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2019 Grawemeyer Lecture is April 9

by Chris Wooton | Feb 21, 2019

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How does religion influence American politics and culture? For most of America’s history, white Protestantism, has been a dominant cultural force, but a combination of demographic change and an abandonment of churches by younger generations may bring this era to an end.

Robert P. JonesOn April 9, 2019, Public Religion Research Institute CEO Dr. Robert P. Jones will deliver his Grawemeyer Lecture “Why Religion is at the Heart of America’s Identity Crisis” in Caldwell Chapel at Louisville Presbyterian Theological Seminary (1044 Alta Vista Road, Louisville, KY 40205). The lecture, which is free and open to the public, begins at 7 p.m.

Jones won the 2019 Grawemeyer Award in Religion for his book, The End of White Christian America (Simon & Schuster, 2016), which offers insight into the meaning of faith and the proper place of faith in defining our civic values at a time when evangelical Christianity seems to have become a political rather than a spiritual movement.

How does Jones explain the election results of 2016 with Republicans in control of both houses of Congress and the White House?

“The 2016 election results are better understood as the death rattle of white Christian America, said Jones, who is also a columnist for The Atlantic. “Down the home stretch of the 2016 presidential campaign, one of Donald Trump’s most consistent talking points was a claim that America’s changing demographics and culture had brought the country to a precipice. He repeatedly cast himself as the ‘last chance’ for Republicans and conservative white Christians to step back from the cliff, to preserve their power and way of life.”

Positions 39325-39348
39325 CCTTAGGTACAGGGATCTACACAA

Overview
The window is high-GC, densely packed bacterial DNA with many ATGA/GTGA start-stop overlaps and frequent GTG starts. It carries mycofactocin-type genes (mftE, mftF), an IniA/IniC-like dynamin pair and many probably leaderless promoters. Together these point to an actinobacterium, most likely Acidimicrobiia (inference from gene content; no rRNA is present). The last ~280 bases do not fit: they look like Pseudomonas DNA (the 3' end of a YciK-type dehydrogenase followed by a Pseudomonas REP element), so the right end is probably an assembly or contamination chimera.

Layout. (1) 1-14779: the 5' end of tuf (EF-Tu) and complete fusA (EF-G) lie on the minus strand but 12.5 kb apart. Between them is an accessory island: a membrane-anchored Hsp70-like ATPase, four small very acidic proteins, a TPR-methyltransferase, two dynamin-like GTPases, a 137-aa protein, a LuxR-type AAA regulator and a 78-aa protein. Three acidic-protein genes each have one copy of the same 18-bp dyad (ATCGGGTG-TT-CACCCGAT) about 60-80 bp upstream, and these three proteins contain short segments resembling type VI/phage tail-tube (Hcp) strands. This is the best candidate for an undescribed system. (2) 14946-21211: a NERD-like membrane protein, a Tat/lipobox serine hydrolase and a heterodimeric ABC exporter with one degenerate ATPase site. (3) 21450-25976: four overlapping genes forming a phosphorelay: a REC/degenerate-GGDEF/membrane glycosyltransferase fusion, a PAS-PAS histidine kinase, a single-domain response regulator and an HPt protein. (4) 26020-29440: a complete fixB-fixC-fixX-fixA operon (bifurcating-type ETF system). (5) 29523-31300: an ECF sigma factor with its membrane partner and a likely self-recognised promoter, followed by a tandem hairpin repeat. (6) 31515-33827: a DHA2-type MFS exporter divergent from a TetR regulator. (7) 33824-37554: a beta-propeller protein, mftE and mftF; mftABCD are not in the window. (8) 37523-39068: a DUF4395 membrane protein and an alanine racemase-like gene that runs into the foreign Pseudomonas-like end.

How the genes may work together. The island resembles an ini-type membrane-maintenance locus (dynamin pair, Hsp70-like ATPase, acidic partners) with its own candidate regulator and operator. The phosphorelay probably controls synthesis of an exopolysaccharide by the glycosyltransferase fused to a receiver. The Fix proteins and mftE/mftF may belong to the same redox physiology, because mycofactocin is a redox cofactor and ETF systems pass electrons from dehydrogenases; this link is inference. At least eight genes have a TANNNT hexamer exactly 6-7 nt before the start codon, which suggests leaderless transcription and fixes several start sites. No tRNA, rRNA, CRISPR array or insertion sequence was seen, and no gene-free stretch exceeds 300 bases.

Louisville Presbyterian Theological Seminary, jointly with the University of Louisville, awards the $100,000 prize to honor and publicize creative and significant insights into the relationship between human beings and the divine. The award also recognizes ways in which this relationship may inspire or empower human beings to attain wholeness, integrity, or meaning, either individually or in community.

2019 Grawemeyer Book Cover“Jones’ book well explains the decline of mainline Protestantism that many of us see in our churches and theological institutions,” said Tyler Mayfield, Faculty Director of the Grawemeyer Award in Religion and A.B. Rhodes Associate Professor of Old Testament at Louisville Seminary. He offers appropriate critique of the ways in which mainline Protestants have been a public voice for racial justice yet have failed to address systemic racism, and he outlines the shift in the discourse of evangelicals from dominance to ‘religious liberty’.”

In addition to his work with Public Religion Research Institute, Jones serves as the co-chair of the national steering committee for the Religion and Politics Section at the American Academy of Religion and is a past member of the editorial boards for the Journal of the American Academy of Religion and Politics and Religion, a journal of the American Political Science Association. He holds a doctorate in religion from Emory University, a Master of Divinity degree from Southwestern Baptist Theological Seminary, and a Bachelor of Science degree in computing science and mathematics from Mississippi College.

The University of Louisville presents the Grawemeyer Award annually for outstanding works in music composition, ideas improving world order, psychology and education, and presents a religion prize jointly with Louisville Presbyterian Theological Seminary. See www.grawemeyer.org for more information.
 
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